The emergence of Soviet Predecessors to Personal Computers
In 1959, a talented scientist named Viktor Mikhailovich Glushkov concluded that a machine for engineering calculations was needed. He introduced the concept of such a machine, and proposed to create a programming language for its use, which had to be as near to the language of mathematics as possible. As a result, in the early ’60s, the first predecessor of personal computers was created in Kyiv.
In the late 1950s there was an urgent need to automate engineering analysis. As a result, in the 1960s the first computer “Promin” was created, followed by the line of “MIR” machines, which became the precursors of PCs under Glushkov’s leadership at the Computing Centre, and later at the Institute of Cybernetics of SA USSR and at the Special Design Bureau (SDB) of the Institute.
The computer “Promin” became a next step in world practices, and had a number of technical innovations, including metallized memory cards and so-called step microprograming control. Mass production of “Promin” computers began at the Severodonetsk computer factory in 1963.
“Promin” worked on the binary-decimal system, and the volume of random access memory was 140 charasters. Instructions were entered into the system through attachment caps, or could be written on metal punch cards (10 on each card). The storage capacity was 100 instructions: 80 to save the instructions and the intermediate data, and 20 to store constants. “Promin” had a single-address instruction system, which consisted of 32 operations. The average calculation speed was 1000 additions or 100 multiplications per minute. Numerical information was entered through the keyboard, and the output operation was displayed on the scoreboard with decimal indicator lamps.
In 1965, continuing the development of the small-sized machines, V.M.Glushkov decided to create a whole line of machines for a wide range of engineering and mathematical tasks. The first one was called the “MIR” (a machine for engineering analysis) which could fit into a small room. In order to solve a task, one had to sit at the desk with an electric typewriter to input and output information. “Almir-65” (the cyrillic version of the “Algol-60” language) was the programming language.
An improved versioin of the engineering analysis machine soon emerged — “MIR-1”. At the time, Glushkov was feeling particuarly inspired and in just two weeks, he created a preliminary design, in which he laid out the basic structural and architectural outlines of the machine. It contained a number of original solutions which served as the basis for the applications of the invention.
The computer “MIR-1” used the binary-decimal system, the RAM was on ferrite cores containing 4096 12-bit words, external memory was in the form of 8-track punched tape, and its performance was about 200 transactions per second.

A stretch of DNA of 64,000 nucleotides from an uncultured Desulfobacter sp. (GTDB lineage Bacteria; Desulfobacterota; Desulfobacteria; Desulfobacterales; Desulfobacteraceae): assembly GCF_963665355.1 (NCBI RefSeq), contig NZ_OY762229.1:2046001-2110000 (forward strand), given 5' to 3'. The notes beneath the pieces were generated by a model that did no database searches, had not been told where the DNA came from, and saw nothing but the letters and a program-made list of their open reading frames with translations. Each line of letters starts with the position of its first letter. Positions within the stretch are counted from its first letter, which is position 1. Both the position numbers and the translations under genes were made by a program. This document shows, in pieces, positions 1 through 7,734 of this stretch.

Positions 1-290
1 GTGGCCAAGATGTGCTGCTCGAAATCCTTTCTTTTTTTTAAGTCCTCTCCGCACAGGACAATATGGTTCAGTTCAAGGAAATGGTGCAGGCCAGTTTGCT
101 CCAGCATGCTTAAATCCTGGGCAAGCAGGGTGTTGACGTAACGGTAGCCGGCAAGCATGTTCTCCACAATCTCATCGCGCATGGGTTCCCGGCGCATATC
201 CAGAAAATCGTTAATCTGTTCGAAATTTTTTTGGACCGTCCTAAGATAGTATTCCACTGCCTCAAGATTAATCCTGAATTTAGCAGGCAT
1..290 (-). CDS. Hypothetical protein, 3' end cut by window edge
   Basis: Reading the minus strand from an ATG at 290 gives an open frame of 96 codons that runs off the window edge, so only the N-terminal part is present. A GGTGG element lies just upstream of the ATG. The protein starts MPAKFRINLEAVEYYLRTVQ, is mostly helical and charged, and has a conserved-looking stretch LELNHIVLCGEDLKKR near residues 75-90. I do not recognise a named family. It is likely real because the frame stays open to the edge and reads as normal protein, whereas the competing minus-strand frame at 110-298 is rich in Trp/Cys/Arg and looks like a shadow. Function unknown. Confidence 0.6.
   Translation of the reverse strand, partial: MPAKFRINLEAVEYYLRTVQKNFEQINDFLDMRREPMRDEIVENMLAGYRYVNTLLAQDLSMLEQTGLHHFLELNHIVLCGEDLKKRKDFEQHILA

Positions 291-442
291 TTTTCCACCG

In 1967, whilst featured at a London exhibition, “MIR-1” was bought by IBM, at the time the largest US computer manufacturer, supplying almost 80% of the Western World. It was the first (and unfortunately the last) purchase of a Soviet electronic machine by an American company.
As it turned out later, the Americans had bought the machine not to work on it, but rather to prove to their competitors, who had patented the principle of stepwise microprogramming in 1963, that Russians had known this principle long before, and had implemented it in a series-produced machine. In fact, it had been used even earlier in the “Promin” computer.
In designing the “MIRs”, V. Glushkov sought to fulfil another important task: to make the machine language as close to the language of mathematics as possible. Thus the “Analytic” language was created, which was fully supported by the original embedded system for its interpretation. “Analytic” , developed by the team of V.M. Glushkov, A.A. Stogniy, and A.A. Letichevskiy, was able to formulate a set of tasks with analytic transformation of formulas to obtain analytic expressions for the derivatives and integrals. This programming language was implemented in the following “MIR-2″ and “MIR-3”machines.
In 1969, the “MIR-2” computer was created, which featured a display that made use of a light pen; a unique development. Such a display helped to quickly print, check and edit the information and provide an on-screen display of the intermediate and final results of task solving. “MIR-2″ had external memory on magnetic cards. The average speed of the machine was twelve thousand operations per second and the capacity of random access memory was 8000 13-bit characters. The permanent storage capacity was about 1.6 million bits, which is enough to store tens of thousands of micro-ops. The computer “MIR-2″ had a buffer memory for the output data of 4000 10-bit words and its external devices were punched tape and an electric typewriter Zoemtron for input and output.
Later the “MIR-3” was developed. In those days, neither computer had any competitors in the speed of analytical transformations. “MIR-2”, for example, successfully competed with standard structure computers surpassing them in rated speed and storage capacity by hundreds of times.
The chief designer of the “Promin” computer and the “MIRs” was a talented engineer named S.B. Pogrebinsky. The close alliance of researchers at the SA USSR Institute of Cybernetics (for example A.A.Stogniy and A.A. Letichevsky), the scientists and engineers, and the SDB Institute (Y.V. Blagoveschenski, S.B. Pogrebinsky, V. D. Losev, A.A. Dorodnitsyna, V.P. Klimenko, Y.S. Fishman, A.M. Zinchenko, A.G. Semenov), helped the computer line “MIR” to be quickly developed, put into mass production and earn high praised from users.
Each of these computers was a step towards creating a machine with artificial intelligence; a strategic direction suggested by V.M Glushkov for the development of computers.